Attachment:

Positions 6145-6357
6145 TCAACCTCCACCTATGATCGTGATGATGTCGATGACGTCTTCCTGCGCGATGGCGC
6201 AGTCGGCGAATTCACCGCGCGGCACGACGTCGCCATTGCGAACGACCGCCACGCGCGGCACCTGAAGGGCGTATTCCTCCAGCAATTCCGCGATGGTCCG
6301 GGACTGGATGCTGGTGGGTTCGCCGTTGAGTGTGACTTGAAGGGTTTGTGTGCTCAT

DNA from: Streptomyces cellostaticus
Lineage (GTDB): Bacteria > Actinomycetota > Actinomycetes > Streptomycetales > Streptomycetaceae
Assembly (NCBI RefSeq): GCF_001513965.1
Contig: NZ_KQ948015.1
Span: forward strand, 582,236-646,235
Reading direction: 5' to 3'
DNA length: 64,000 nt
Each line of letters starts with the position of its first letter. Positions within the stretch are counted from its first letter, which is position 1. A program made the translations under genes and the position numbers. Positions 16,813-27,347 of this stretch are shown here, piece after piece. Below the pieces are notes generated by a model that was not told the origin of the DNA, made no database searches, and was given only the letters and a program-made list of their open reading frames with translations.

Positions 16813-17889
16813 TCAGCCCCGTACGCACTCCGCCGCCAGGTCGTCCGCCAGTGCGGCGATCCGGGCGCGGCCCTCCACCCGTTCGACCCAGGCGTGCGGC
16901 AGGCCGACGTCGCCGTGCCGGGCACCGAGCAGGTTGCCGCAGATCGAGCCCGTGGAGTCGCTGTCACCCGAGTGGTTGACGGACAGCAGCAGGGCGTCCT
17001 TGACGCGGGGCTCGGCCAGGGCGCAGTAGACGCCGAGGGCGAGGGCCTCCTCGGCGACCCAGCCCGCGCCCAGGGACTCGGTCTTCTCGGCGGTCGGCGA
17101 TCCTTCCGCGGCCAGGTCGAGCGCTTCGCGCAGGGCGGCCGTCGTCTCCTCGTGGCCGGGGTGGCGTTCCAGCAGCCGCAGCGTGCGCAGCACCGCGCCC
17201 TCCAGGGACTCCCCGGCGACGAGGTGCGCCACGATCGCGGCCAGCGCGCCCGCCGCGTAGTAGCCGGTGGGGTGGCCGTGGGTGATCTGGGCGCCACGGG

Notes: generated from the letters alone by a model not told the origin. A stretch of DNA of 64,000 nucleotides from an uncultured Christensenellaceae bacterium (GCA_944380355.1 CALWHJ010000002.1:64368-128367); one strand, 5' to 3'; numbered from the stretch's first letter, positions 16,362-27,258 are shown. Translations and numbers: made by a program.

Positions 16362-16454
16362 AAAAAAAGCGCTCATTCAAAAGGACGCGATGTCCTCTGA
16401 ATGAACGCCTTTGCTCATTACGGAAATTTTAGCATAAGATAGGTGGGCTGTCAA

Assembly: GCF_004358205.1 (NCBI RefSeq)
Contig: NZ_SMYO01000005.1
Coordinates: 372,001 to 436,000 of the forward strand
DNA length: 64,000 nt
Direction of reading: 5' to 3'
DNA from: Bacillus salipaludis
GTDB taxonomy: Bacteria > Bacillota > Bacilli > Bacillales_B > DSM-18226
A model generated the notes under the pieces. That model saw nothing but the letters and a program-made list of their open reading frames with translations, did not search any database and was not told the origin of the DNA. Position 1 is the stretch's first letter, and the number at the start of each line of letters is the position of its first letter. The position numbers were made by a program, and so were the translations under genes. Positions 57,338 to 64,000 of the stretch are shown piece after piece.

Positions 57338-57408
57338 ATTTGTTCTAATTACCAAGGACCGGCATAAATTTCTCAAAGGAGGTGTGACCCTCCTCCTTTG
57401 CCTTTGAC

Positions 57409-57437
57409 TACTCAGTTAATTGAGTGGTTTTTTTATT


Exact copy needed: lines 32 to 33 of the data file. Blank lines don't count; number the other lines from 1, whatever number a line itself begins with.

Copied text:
57338 ATTTGTTCTAATTACCAAGGACCGGCATAAATTTCTCAAAGGAGGTGTGACCCTCCTCCTTTG
57401 CCTTTGAC